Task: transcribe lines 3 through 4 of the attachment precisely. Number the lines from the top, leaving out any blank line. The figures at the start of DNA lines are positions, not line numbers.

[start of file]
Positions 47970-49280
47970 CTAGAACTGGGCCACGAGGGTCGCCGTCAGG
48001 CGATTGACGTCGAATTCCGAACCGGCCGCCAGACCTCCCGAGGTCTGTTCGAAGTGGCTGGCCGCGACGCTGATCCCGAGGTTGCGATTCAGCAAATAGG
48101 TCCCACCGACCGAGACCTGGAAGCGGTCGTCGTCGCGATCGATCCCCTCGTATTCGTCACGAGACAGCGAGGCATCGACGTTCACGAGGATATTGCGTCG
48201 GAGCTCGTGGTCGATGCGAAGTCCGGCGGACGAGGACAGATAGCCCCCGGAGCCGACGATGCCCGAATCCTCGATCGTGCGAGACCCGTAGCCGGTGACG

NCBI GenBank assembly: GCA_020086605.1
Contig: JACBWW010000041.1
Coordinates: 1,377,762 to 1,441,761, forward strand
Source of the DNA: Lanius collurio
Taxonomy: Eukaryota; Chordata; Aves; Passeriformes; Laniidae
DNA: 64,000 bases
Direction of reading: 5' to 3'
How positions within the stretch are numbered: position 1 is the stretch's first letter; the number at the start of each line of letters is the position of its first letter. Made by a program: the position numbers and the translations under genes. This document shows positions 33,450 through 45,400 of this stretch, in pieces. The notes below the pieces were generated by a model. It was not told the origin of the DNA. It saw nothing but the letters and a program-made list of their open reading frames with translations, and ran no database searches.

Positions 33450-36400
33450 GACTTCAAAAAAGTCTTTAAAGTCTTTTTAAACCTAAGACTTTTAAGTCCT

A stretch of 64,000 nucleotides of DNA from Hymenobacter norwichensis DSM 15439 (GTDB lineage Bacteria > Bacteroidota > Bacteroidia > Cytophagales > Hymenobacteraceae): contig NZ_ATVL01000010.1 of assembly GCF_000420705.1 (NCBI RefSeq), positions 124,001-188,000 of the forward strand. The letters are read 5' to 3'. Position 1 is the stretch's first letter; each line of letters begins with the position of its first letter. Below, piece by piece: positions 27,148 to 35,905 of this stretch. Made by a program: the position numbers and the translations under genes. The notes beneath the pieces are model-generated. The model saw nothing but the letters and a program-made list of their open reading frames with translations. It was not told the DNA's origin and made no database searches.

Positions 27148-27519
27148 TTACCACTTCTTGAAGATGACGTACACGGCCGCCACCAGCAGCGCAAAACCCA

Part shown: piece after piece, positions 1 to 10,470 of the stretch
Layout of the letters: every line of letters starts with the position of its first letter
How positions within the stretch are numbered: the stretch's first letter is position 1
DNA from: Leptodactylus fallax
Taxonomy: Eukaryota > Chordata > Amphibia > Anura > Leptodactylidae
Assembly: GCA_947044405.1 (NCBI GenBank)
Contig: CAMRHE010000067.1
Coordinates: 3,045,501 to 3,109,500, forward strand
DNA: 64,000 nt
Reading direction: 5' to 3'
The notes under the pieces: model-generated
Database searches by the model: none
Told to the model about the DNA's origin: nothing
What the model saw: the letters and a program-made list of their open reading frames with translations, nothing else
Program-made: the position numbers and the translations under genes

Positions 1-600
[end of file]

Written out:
48001 CGATTGACGTCGAATTCCGAACCGGCCGCCAGACCTCCCGAGGTCTGTTCGAAGTGGCTGGCCGCGACGCTGATCCCGAGGTTGCGATTCAGCAAATAGG
48101 TCCCACCGACCGAGACCTGGAAGCGGTCGTCGTCGCGATCGATCCCCTCGTATTCGTCACGAGACAGCGAGGCATCGACGTTCACGAGGATATTGCGTCG